11th Nov 2014 4:00am - 11th Nov 2015 6:00pm
Photographic History Centre,De Montford University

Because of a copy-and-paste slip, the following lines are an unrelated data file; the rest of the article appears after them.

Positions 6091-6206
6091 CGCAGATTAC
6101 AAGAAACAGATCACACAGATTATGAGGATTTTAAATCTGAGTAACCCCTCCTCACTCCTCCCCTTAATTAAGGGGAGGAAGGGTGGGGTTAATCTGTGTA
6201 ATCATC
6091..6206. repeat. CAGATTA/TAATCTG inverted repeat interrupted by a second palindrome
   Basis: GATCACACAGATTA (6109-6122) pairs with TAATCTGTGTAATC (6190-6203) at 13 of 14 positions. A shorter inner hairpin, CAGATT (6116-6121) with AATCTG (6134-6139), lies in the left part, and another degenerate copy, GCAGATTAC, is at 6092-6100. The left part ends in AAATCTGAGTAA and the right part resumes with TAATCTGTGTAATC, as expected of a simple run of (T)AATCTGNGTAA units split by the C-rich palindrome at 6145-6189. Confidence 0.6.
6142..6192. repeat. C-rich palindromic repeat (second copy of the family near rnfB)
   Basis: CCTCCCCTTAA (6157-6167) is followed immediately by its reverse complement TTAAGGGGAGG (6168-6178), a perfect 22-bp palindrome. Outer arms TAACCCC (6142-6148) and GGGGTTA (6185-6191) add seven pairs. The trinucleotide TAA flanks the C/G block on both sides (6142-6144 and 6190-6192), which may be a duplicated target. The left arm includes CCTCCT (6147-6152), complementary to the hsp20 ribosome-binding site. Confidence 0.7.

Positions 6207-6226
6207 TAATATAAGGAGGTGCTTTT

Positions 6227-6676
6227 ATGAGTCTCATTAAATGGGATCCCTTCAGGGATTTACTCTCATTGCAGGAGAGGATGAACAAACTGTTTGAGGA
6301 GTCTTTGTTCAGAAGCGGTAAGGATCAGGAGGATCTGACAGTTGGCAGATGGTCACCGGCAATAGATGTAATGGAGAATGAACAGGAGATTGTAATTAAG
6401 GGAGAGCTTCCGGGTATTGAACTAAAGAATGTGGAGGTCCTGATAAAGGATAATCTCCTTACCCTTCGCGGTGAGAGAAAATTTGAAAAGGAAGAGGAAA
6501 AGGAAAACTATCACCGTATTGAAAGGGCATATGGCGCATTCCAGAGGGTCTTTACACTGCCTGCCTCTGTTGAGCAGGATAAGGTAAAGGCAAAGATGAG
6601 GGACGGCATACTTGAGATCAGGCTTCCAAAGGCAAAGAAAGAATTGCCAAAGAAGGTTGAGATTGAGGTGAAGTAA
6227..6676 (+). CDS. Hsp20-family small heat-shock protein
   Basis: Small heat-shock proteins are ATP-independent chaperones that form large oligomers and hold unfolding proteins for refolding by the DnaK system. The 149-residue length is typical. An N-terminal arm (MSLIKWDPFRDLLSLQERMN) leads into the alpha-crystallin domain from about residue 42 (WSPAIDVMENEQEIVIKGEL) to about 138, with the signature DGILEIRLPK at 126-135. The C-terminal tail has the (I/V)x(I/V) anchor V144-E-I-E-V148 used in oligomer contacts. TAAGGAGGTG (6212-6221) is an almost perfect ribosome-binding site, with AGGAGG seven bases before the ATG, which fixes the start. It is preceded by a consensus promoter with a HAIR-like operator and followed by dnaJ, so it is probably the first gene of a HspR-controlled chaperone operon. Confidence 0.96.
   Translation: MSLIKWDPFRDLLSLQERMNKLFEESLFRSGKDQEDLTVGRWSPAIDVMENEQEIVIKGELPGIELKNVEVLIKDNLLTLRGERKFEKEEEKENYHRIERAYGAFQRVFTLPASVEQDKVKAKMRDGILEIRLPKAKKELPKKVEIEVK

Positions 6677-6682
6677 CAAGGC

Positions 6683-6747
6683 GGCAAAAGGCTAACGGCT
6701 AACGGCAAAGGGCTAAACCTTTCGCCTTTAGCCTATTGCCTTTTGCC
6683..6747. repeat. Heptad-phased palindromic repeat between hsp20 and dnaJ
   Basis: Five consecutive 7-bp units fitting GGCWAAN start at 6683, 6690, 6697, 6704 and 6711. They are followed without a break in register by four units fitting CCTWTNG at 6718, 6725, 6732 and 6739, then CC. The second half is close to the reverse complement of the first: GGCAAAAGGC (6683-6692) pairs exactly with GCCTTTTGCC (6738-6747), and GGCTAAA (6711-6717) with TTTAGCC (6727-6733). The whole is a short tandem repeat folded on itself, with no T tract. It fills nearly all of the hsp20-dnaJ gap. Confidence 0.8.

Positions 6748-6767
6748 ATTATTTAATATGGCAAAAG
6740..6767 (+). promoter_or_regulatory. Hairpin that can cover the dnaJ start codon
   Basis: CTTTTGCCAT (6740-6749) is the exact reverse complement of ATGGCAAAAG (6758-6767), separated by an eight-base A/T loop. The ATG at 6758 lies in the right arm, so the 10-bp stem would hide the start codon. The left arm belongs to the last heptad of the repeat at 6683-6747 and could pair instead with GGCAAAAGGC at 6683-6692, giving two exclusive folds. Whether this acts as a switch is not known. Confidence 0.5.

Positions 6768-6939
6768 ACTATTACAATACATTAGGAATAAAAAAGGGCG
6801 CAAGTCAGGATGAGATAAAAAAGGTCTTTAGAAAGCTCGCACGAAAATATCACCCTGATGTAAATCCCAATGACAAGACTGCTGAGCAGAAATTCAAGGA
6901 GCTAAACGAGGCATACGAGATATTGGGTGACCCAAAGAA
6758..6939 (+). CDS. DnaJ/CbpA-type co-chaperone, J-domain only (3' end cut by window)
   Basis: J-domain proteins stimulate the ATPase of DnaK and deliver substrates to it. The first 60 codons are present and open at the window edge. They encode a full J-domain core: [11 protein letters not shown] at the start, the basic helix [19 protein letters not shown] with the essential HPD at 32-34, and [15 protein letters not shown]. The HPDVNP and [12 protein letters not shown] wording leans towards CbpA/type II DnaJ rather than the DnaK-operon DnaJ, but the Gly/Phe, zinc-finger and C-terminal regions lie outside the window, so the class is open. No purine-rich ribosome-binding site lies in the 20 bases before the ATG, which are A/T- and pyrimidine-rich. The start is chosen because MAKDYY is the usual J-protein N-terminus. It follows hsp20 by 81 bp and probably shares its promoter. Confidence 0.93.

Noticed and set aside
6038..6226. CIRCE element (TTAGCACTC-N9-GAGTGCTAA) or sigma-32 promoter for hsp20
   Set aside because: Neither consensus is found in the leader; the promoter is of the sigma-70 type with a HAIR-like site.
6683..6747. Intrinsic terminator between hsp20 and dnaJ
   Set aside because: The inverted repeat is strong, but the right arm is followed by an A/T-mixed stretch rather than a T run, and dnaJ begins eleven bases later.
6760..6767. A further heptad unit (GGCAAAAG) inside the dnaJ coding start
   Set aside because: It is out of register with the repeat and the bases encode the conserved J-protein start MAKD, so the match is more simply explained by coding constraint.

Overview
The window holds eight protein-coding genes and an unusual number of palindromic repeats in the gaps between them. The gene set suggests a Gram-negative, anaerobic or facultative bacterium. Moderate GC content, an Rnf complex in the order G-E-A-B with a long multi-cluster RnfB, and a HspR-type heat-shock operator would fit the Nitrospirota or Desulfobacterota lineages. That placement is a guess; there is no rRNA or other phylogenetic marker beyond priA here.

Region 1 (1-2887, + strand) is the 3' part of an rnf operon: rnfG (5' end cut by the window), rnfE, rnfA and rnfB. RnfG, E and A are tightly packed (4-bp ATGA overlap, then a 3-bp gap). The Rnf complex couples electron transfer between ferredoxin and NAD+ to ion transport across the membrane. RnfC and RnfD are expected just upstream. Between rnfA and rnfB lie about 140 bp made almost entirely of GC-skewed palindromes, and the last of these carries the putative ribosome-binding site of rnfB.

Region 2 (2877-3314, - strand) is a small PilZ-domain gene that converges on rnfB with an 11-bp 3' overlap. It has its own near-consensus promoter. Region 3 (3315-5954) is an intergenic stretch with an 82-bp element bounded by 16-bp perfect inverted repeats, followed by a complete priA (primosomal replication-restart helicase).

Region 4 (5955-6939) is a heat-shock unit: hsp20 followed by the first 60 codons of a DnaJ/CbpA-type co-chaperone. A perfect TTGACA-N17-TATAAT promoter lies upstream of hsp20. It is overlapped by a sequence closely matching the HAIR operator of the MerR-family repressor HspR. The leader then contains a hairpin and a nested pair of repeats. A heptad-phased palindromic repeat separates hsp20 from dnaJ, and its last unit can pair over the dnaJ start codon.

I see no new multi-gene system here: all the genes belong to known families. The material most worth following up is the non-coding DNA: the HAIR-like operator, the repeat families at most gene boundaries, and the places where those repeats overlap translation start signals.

On the surface of slag heap in an abandoned nitrate works lies a broken panel of corrugated iron. The nitrate works, Oficina Alianza, is one of many industrial ruins of the Atacama desert of northern Chile, sites once exploited by European speculators who dominated the extraction and export of nitrate, a highly valued ingredient of fertilizers and explosives. At the height of the trade in late nineteenth century, a photographic album, Oficina Alianza and Port of Iquique 1899, was sent as a ‘souvenir’ to the senior partner of British merchant house Antony Gibbs and Company at his City of London offices by representative of his firm in Chile. It contained around a hundred collodion prints that traces the mining of nitrate, its movement across the desert to Pacific ports and European markets. The album, a material form in its own right, also documents the materials from which nitrate works were constructed: corrugated iron, an industrial colonial architecture that remains characteristic of industrial ruins of northern Chile. These entangled material presences of nitrate trade are examined in this paper as documents of the chemical, industrial and capitalist transformations of a remote desert landscape.